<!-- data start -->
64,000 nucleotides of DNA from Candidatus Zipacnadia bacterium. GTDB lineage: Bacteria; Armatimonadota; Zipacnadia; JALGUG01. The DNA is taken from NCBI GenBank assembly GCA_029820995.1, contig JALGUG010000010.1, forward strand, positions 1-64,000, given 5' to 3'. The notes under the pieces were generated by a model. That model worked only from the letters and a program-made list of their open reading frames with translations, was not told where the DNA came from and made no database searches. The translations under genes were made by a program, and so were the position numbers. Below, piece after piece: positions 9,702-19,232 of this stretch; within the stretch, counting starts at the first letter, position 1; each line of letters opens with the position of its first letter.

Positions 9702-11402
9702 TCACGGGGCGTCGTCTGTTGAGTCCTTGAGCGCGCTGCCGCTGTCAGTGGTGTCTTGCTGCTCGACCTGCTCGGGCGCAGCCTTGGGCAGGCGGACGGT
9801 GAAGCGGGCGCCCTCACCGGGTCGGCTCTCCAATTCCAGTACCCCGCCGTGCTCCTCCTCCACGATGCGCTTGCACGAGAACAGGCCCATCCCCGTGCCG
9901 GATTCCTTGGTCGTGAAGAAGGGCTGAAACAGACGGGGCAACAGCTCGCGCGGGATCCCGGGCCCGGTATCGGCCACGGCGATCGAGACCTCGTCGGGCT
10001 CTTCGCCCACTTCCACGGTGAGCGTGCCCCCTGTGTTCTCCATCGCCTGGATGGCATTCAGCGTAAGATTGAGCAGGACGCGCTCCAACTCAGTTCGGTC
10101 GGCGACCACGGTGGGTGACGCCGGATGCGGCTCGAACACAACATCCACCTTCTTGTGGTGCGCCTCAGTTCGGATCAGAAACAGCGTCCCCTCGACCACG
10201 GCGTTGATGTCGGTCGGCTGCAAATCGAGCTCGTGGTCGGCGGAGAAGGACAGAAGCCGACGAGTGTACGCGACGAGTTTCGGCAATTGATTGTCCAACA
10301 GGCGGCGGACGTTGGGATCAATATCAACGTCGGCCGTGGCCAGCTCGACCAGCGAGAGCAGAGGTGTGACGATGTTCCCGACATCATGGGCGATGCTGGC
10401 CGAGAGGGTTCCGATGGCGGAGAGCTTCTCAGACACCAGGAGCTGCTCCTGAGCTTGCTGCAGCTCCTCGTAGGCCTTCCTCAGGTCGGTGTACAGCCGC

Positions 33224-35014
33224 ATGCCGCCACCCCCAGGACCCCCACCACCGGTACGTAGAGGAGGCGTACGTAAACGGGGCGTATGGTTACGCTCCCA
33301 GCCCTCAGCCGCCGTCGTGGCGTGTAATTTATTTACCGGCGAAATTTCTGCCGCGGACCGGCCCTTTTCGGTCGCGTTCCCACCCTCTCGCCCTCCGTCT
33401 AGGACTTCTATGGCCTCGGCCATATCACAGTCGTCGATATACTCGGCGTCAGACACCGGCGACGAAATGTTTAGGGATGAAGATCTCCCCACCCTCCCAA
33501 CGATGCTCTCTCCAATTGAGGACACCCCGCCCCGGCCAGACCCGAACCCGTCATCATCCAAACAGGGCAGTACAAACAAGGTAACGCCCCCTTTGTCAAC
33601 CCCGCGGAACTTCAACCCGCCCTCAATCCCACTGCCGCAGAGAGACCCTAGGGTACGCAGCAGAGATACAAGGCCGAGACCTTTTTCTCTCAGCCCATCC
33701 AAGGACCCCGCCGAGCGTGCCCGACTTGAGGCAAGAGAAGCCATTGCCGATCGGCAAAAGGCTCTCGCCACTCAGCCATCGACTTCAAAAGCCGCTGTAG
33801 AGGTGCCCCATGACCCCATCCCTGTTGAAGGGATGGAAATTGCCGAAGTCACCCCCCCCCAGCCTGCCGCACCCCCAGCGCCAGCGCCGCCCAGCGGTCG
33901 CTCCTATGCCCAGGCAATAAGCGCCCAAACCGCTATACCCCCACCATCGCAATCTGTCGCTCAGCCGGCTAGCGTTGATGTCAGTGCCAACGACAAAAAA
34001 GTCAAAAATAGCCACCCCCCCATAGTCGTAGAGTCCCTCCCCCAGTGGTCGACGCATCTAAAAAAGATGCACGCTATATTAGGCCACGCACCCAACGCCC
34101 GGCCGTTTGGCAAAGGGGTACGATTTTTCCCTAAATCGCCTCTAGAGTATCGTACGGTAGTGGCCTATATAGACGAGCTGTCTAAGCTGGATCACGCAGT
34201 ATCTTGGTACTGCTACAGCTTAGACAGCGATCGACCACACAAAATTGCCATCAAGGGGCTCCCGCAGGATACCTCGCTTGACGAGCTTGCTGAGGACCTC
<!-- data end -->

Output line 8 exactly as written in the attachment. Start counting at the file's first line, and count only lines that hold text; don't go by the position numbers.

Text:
10201 GCGTTGATGTCGGTCGGCTGCAAATCGAGCTCGTGGTCGGCGGAGAAGGACAGAAGCCGACGAGTGTACGCGACGAGTTTCGGCAATTGATTGTCCAACA